Time is a recurring theme on In the Dark. “Move Slow” envisions “every day [as] a gift from somewhere else” and admonishes us to seize the day: “Just imagine all the time we’ll never get to dance out in the thunderstorms.” “Strangers on the Hill” laments the passage of time (“Simple story: Time drifts by”) while casting a critical eye on how we choose to pass that time: “Obligations, tensions high: trying to live like the strangers on the hill.”
Time and change also figure in “Mozart,” which closes the eight-song set. “Mozart will always be Mozart, just like disco will always be dead,” Harlan sings, but in contrast, “as long as I’m living I’m changing, with each drop of sweat that rolls off of my brow.”
Matt Harlan and Rachel Jones share production credit; contributors include Tony Barilla on accordion and keyboards, Steve Candelari on drums and Willy T Golden on lap steel.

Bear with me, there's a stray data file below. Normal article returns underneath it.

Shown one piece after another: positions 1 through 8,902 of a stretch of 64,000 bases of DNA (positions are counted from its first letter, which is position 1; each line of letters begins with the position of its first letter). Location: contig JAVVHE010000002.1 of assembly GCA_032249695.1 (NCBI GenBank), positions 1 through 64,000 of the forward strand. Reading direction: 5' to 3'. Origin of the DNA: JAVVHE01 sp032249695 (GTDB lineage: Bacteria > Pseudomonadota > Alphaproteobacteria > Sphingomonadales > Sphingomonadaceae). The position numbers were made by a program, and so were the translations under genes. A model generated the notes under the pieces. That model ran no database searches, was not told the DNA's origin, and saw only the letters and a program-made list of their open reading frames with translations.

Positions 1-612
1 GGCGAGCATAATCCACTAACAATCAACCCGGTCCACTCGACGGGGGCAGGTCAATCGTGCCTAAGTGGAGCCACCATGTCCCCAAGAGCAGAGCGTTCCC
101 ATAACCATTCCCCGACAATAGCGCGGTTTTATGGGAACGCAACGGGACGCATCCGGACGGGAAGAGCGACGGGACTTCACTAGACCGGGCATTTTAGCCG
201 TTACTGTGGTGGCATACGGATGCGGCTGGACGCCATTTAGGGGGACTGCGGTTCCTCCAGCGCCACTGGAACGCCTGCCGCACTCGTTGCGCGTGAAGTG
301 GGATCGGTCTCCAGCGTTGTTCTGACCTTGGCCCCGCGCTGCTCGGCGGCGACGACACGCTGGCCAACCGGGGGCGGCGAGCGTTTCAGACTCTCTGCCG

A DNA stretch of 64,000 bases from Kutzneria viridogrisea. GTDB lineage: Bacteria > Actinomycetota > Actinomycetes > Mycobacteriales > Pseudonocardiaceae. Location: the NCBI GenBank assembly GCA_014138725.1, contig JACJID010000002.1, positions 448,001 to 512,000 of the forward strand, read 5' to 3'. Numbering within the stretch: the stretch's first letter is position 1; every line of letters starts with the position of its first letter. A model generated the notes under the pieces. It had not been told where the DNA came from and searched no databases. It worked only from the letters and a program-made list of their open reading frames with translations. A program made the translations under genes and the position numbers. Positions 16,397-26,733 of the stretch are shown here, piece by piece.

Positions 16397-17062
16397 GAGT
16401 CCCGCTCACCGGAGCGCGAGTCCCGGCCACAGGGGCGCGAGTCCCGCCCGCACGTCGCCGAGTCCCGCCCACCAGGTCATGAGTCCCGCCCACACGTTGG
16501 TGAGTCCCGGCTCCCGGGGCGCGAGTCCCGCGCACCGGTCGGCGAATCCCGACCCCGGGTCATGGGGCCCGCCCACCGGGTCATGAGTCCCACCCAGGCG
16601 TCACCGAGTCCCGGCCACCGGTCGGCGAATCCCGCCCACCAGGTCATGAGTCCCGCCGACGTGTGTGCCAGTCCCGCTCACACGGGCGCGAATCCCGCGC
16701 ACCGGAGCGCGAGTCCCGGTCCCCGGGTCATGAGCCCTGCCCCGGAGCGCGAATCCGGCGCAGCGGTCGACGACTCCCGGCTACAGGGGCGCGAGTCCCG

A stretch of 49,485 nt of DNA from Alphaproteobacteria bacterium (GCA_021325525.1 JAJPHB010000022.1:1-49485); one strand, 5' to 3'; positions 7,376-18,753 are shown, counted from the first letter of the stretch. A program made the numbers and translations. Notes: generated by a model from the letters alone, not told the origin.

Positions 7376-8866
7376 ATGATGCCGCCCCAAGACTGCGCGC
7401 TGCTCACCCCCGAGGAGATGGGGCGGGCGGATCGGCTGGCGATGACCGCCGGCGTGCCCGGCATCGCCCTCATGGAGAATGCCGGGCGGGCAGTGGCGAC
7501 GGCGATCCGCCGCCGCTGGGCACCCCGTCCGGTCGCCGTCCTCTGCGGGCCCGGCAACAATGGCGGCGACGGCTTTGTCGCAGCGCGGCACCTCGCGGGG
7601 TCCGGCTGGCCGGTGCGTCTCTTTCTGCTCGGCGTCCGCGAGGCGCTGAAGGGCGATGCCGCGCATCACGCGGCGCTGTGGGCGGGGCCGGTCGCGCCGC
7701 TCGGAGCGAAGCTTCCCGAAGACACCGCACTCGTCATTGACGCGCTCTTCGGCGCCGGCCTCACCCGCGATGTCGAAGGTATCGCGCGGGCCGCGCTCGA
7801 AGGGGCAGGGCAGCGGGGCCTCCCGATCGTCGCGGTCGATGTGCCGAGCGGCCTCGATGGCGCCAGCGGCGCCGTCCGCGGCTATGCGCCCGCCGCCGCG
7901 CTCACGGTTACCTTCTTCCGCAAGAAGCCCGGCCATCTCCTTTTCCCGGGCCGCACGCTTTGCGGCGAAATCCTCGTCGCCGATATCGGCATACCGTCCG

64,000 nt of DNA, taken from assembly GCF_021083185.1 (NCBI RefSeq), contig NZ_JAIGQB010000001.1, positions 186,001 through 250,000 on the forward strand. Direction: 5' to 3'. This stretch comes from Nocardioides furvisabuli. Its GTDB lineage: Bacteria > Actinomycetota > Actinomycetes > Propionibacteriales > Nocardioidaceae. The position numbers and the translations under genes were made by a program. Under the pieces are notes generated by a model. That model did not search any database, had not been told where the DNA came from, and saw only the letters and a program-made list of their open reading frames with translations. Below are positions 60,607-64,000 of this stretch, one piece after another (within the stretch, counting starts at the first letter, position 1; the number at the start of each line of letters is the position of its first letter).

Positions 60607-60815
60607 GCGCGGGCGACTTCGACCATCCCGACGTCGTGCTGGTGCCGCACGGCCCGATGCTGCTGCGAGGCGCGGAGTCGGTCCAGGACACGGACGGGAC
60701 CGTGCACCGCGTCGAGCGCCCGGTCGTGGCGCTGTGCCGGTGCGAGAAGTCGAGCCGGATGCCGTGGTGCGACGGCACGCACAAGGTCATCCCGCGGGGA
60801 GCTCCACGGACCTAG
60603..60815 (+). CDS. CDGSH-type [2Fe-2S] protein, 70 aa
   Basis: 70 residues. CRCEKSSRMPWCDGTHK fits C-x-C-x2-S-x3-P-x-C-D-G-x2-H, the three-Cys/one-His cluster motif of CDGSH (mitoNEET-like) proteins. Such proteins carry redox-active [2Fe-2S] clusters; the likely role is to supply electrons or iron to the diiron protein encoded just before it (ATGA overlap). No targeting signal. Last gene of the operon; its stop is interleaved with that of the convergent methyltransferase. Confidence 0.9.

Suzy Bogguss was kind enough to join us a few weeks ago at the Country Music Hall of Fame for the re-launch of WMOT, Nashville’s new Americana radio station. We had the chance to talk briefly about Aces Redux, a revisiting of Aces, her breakthrough album of 25 years ago.
She said her goal was to record the same songs, but with a more organic feel. She’s succeeded.
You live and learn a lot in a quarter century and this new recording reflects both the strength of that original album and Bogguss’ growth as an artist.
Three songs on the album – “Outbound Plane,” “Aces” and “Letting Go” – soared into the country music Top 10 in 1991 and 1992, with “Someday Soon” nestled in at number 12. Still, the new release showcases the other charms on the collection, particularly “Save Yourself” and “Part of Me.”
By Ken Paulson